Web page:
Ron Sakamoto Entry: Kageura versus Jubei, circa 1872 pt. 2 

It appears that the vampire, Kageura, kidnapped Harker's wife, Mina.  Van Helsing, with a group of people, including Jubei, confronted Kageura inside the castle, which I gather is kind of around where Dodger Stadium now stands.

A compilation of Van Helsing's writings to come up with the battle:

"The two men stared at each other.  This wasn't a duel between man and monster, it was between two master swordsmen.  They respected each other.  In this moment, Kageura's humanity came out.  He stated that he is the one who is cursed, not Jubei.  Jubei only wore a kimono, but Kageura was in full armor. Kagura took off his armor to make the fight fair."

"Yagyu Jubei Mitsuyoshi," proclaimed Jubei.

"Kageura Hidetora," replied back Kageura.

Ron Sakamoto Entry: Kageura versus Jubei pt. 1 

It took all day, and although the full story of the battle with the Japanese vampire is not in one place, I think I've pieced together a fairly comprehensive story.

An attorney named Jonathan Harker had gone to Japan to finalize a real estate deal with a Japanese warlord.  Van Helsing mentored one of the early pioneers of mental health by the name of John Seward.  Seward and Harker were mutual friends of a woman named Lucy Westerna.  Lucy had been taken ill. Van Helsing concluded that it was the work of a vampire.

A mysterious Japanese samurai immigrant from Japan appeared.  Van Helsing wrote, "a stake through the heart won't kill these type of vampires, rather, the stomach must be slit, and then the body beheaded."  I couldn't find any other references to "these types of vampires," but I assume that there are differen types and different ways of destruction - not just the one few same way they show in movies.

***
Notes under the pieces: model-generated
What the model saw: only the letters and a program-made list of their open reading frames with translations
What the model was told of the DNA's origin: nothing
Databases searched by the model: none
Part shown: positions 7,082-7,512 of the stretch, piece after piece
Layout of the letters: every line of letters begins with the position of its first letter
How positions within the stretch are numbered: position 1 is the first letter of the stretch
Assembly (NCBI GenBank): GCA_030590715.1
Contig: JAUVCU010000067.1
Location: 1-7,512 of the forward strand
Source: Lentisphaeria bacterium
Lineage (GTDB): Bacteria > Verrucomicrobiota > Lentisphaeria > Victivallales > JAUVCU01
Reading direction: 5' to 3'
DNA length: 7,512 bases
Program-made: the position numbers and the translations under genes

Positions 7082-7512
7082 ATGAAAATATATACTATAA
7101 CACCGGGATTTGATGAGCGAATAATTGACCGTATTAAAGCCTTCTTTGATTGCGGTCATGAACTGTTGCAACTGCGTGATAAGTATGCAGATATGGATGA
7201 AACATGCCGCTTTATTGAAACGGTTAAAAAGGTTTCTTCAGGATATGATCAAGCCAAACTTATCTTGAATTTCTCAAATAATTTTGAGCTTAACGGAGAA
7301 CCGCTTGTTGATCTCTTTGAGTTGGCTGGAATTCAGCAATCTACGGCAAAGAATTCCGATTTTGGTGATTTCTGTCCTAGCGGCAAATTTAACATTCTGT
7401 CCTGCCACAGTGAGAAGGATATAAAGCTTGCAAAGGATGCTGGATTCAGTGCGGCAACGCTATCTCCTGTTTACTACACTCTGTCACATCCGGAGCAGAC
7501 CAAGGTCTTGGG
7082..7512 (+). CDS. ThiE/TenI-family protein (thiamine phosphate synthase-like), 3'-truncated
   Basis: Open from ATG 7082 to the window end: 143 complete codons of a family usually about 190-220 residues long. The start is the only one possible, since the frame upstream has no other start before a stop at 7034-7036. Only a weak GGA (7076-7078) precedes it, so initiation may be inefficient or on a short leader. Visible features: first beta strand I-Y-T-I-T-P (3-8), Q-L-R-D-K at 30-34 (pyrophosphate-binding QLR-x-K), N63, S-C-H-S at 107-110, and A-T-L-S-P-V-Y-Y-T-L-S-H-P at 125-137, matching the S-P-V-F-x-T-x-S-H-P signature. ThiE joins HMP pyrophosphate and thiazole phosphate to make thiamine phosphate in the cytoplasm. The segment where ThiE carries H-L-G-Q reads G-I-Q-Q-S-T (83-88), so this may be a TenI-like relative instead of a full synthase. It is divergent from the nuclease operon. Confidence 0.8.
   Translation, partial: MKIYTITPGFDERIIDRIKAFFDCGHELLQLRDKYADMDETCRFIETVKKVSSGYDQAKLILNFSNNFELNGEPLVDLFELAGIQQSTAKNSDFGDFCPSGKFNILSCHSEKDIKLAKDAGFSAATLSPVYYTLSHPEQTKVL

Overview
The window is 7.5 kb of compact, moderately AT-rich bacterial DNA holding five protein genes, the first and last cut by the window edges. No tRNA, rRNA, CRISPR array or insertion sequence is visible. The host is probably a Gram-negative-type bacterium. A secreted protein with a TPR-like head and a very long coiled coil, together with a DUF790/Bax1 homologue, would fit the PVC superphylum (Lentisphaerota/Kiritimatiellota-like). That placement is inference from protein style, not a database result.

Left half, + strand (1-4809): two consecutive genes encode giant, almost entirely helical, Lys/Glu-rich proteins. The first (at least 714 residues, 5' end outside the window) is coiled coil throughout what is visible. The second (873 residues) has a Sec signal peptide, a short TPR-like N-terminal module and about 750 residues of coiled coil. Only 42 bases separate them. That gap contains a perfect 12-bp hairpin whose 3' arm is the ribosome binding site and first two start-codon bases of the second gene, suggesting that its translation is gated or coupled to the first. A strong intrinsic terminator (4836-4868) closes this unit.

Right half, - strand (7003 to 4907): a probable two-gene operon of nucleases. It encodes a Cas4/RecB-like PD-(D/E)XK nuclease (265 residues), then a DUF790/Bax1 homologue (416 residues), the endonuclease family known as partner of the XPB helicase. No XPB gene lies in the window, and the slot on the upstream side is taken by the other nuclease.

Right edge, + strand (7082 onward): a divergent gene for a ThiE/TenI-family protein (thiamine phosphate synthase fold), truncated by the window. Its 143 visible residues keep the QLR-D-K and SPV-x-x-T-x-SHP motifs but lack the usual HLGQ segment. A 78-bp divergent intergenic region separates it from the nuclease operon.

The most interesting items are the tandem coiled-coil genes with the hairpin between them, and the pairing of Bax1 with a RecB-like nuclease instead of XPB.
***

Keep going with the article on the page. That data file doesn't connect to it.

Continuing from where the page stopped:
Look at me, thinking vampires are real. What's scary is that after reading these things, and witnessing what I did at that party, I am starting to believe the existence of these creatures.

Van Helsing also described the Japanese samurai. Said his name was Jubei Yagyu. Hey, wait, wasn't that the famous samurai who disappeared back in the early-mid 1600's? (In real life, Jubei died in his  in his own village when he was 43 years old).   He described this samurai being tall, thin, with a forlorn lockof hair.  Why does this description sound so familiar?

Ron Sakamoto Entry: No, it couldn't be 

Van Helsing's description of  Jubei fits that Japanese guy I keep running into.  But that is impossible. It would have been impossible in Van Helsing's time. Jubei was born in 1607. He would have been over 250 years old in Van Helsing's time, and he'd be over 400 years old, now. 

But vampires live forever.  What if Jubei was a vampire, also?

Jubei and the vampire fought. What if it was a battle between two vampires?  Or maybe Jubei is a vampire hunter.

This is just too much.  

I cam across Van Helsing's account of the sword fight - but I'd like to put together other writings that put that fight into context.
Sword of the Undead

In 1872, Jonathan Harker travels to Japan to inform Lord Hidetora Kageura that the castle he had commissioned to be built has been completed.  Leaving Harker left for dead, Kageura immigrates to the United States.  Harker's friend, Lucy, dies from a mysterious ailment.  Dr. Abraham Van Helsing determines Lucy died from a vampire's bite.  Harker returns to the United States, but now, Harker's wife, Mina, is the vampire's target.  In a dramatic re-telling of the novel, Dracula, Sword of the Undead introduces a new vampire, a Japanese samurai lord, and a new vampire slayer, legendary real life swordsman, Yagyu Jubei.

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